Today it is implied education and kids are a failure if kids don’t learn at a Mohr’s law pace. Conversations about the amount of time it takes kids to graduate college is merely a symptom of reality. If people expect the duration of time kids are in school to obtain a degree to remain constant while the amount of material they must learn exponentially increases something has to give.

    People who argue the rigor solution are either not sincere, don’t understand what today’s kids need to learn to enter today’s professional career world or they just don’t want to provide the funds. Politicians point to rigor centric programs as the solution so they don’t have to consider more school funding. Charter proponents feed on parents fears their kid will be left behind since the duration in education is held constant. When the duration of education is held constant and the learning materials increases exponentially can only result in the myopic rigor arguement. Not many kids will be able to cut having to learn college calculus by junior or senior year of high school to complete engineering in 4 years. This is clearly how we logically end with the fair comparison of the top 25 students from district schools to the basis 25 student graduating class.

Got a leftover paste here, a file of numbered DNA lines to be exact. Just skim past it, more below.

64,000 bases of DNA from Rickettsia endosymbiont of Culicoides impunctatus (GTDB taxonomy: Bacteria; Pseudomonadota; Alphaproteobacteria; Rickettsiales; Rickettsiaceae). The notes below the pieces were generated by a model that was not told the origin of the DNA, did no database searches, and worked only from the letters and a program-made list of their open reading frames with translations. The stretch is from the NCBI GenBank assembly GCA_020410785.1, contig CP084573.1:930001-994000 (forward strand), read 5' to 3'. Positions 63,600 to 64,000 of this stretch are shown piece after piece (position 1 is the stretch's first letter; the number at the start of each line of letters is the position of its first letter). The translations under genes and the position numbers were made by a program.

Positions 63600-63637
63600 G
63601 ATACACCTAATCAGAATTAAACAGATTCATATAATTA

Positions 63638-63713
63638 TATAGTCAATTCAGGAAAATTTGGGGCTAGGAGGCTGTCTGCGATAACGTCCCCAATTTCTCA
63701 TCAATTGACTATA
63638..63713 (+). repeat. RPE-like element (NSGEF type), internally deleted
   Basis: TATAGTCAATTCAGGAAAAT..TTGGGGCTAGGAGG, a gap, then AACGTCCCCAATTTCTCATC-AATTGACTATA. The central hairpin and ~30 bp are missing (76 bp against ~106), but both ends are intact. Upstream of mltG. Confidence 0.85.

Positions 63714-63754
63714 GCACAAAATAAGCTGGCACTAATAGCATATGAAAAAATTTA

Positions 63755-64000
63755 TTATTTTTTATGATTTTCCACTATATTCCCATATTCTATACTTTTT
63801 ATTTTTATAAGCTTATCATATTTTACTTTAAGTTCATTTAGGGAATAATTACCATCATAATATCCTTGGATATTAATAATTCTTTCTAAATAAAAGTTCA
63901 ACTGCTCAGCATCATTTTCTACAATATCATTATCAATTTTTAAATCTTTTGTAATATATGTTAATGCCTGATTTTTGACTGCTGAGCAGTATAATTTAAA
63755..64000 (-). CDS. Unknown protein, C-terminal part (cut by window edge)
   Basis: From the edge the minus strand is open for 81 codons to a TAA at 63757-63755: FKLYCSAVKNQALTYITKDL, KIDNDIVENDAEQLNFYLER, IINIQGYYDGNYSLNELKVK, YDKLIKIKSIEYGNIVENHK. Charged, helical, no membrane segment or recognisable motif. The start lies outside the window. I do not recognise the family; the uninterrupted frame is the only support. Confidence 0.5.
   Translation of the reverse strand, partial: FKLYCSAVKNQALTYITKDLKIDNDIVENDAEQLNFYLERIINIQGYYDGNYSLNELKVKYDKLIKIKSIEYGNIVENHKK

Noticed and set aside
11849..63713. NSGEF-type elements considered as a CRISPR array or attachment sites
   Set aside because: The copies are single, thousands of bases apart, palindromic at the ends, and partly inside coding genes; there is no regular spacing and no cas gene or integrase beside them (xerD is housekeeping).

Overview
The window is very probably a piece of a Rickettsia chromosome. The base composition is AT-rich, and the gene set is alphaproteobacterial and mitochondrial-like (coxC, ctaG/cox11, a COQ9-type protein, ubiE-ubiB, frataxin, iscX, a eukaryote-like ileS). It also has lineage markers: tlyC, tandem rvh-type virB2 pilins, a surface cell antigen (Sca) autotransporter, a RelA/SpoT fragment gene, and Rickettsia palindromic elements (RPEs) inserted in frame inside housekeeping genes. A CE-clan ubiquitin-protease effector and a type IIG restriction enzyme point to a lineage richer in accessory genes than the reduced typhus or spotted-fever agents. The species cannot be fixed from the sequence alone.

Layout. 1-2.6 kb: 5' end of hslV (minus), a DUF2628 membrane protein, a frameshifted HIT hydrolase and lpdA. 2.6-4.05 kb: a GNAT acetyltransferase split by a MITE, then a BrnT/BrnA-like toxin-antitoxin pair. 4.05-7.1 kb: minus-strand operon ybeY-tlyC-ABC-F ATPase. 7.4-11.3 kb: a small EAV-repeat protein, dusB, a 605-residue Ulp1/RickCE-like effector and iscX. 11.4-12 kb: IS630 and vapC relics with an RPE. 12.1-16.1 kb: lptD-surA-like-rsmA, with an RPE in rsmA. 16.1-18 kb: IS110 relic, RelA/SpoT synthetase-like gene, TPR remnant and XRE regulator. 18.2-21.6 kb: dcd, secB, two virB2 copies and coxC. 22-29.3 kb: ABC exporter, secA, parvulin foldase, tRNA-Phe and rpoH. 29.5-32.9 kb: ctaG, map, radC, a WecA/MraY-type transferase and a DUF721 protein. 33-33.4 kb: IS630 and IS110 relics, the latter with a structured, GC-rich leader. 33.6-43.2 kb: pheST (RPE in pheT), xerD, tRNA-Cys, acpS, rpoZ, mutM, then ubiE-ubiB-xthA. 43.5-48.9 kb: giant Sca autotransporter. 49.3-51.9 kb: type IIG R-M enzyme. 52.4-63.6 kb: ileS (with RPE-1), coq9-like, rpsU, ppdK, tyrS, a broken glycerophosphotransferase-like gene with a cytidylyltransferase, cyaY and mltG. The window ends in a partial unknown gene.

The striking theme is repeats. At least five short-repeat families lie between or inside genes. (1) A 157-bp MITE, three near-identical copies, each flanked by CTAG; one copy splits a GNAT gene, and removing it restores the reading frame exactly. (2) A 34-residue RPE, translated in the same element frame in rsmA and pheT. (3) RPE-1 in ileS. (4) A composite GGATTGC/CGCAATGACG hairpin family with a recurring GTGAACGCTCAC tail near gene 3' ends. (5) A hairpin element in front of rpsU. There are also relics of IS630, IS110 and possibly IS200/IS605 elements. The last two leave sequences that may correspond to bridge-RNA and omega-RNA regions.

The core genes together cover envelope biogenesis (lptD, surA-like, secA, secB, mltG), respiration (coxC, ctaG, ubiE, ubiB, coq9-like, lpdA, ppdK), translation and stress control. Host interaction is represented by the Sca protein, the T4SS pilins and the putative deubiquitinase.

Rigor leaves little room for creativity, exploration and a chance to learn from failures. Steve Jobs floundered many times in his life and found creative solutions not through rigor but through time, exploration, creativity, technical advances, leaning on highly detailed technical people and assembling various ideas of others in new ways.